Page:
Adrien Douady, 2003
25 September 1935|
La Tronche, Isère
|Died||2 November 2006
|Institutions||Paris-Sud 11 University|
|Alma mater||École Normale Supérieure|
|Doctoral advisor||Henri Cartan|
|Doctoral students||Xavier Buff
John H. Hubbard
Adrien Douady (French: [dwadi]; 25 September 1935 – 2 November 2006) was a French mathematician. He was one of the most prolific French mathematicians of the 20th century. His son, Raphael Douady, is also a mathematician and an economist.
Douady was a student of Henri Cartan at the École Normale Supérieure, and initially worked in homological algebra. His thesis concerned deformations of complex analytic spaces. Subsequently, he became more interested in the work of Pierre Fatou and Gaston Julia and made significant contributions to the fields of analytic geometry and dynamical systems. Together with his former student John H. Hubbard, he launched a new subject, and a new school, studying properties of iterated quadratic complex mappings. They made important mathematical contributions in this field of complex dynamics, including a study of the Mandelbrot set. One of their most fundamental results is that the Mandelbrot set is connected; perhaps most important is their theory of renormalization of (polynomial-like maps). The Douady rabbit, a quadratic filled Julia set, is named after him.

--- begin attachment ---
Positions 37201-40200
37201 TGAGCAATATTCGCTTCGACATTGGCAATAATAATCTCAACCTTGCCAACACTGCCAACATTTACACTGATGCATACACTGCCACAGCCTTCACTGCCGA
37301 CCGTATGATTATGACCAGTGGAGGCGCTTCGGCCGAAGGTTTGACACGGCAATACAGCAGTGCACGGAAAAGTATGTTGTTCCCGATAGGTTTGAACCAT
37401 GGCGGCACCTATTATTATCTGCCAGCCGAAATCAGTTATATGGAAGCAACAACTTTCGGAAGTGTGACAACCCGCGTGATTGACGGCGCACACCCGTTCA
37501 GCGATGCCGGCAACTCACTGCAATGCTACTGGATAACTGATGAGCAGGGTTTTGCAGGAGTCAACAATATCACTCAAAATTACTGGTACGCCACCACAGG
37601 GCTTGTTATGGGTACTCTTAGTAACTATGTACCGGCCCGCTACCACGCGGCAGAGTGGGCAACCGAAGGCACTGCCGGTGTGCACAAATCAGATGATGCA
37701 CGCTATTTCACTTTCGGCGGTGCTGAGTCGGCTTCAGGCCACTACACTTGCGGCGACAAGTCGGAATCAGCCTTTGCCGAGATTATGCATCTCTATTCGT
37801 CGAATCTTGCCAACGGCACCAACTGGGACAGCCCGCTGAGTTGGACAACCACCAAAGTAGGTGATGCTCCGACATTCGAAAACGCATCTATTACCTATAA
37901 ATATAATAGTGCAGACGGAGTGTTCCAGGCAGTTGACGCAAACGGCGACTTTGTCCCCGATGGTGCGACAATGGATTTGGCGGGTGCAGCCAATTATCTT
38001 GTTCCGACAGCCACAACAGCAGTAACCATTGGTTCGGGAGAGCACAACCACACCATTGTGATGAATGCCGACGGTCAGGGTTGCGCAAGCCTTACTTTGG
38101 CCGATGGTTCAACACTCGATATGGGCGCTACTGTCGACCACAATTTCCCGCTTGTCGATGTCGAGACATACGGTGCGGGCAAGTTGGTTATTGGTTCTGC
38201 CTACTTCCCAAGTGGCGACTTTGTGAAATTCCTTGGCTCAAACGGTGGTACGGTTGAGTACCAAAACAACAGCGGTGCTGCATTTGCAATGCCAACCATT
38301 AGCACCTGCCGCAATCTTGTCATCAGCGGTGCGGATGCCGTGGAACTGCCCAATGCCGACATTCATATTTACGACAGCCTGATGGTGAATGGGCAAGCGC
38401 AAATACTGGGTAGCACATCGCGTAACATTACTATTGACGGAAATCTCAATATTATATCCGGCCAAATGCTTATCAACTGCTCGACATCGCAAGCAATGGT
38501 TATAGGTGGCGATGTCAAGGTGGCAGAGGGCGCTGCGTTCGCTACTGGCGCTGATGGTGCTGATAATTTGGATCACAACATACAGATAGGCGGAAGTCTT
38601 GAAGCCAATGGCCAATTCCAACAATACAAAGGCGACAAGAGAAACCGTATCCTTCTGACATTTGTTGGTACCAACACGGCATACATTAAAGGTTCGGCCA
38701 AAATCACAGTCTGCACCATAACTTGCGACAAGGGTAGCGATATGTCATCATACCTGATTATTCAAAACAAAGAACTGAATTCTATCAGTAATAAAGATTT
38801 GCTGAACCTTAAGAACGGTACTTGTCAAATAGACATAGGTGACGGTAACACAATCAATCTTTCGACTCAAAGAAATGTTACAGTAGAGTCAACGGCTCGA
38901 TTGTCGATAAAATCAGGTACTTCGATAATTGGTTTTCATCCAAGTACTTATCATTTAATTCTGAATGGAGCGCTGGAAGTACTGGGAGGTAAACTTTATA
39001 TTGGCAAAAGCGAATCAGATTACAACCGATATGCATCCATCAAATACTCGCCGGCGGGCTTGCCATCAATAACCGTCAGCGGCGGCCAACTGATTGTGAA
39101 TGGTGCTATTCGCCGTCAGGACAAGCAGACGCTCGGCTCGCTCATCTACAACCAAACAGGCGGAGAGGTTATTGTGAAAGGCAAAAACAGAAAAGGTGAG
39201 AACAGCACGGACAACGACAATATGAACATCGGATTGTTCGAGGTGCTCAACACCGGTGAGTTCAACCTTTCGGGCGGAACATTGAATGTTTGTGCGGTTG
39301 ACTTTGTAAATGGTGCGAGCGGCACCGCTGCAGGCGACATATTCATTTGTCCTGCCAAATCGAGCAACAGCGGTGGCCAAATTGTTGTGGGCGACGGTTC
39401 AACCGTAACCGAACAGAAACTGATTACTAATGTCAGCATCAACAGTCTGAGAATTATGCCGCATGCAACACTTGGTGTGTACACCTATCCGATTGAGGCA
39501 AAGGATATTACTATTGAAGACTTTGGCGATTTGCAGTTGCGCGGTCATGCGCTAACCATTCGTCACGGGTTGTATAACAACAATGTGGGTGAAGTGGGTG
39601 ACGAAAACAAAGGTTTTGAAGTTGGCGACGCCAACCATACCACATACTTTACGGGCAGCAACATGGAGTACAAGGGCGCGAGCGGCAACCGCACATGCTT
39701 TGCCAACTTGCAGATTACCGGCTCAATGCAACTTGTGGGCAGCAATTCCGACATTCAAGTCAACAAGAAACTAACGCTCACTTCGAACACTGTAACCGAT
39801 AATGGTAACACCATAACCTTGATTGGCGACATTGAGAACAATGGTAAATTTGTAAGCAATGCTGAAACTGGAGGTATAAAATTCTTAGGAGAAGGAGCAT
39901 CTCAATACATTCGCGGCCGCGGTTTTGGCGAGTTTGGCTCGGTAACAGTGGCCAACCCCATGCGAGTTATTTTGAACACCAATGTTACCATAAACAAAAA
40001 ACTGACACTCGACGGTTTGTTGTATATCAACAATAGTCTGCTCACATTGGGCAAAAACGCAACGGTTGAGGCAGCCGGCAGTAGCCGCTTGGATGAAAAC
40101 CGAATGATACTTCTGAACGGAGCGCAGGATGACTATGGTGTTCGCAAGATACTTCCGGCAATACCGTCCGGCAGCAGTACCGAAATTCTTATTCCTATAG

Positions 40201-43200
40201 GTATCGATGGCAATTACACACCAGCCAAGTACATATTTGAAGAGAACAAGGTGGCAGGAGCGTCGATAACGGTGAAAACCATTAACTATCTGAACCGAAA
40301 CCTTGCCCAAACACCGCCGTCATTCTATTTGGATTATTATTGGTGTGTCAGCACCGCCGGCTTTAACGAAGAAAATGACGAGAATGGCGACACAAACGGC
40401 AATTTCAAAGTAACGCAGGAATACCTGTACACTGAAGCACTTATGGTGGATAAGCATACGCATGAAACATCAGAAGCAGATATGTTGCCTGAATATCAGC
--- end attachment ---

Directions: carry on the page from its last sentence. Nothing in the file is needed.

Douady taught at the University of Nice and was a Professor at the Paris-Sud 11 University, Orsay. He was a member of Bourbaki and an invited speaker at the International Congress of Mathematicians in 1966 at Moscow and again in 1986 in Berkeley.
He died after diving into the cold Mediterranean from a favourite spot near his vacation home in the Var. His friends remember his many jokes, songs and joy in life.
- Adrien Douady at the Mathematics Genealogy Project
- http://www.math.jacobs-university.de/adrien with a guest book to share your memories
- Pictures with Adrien Douady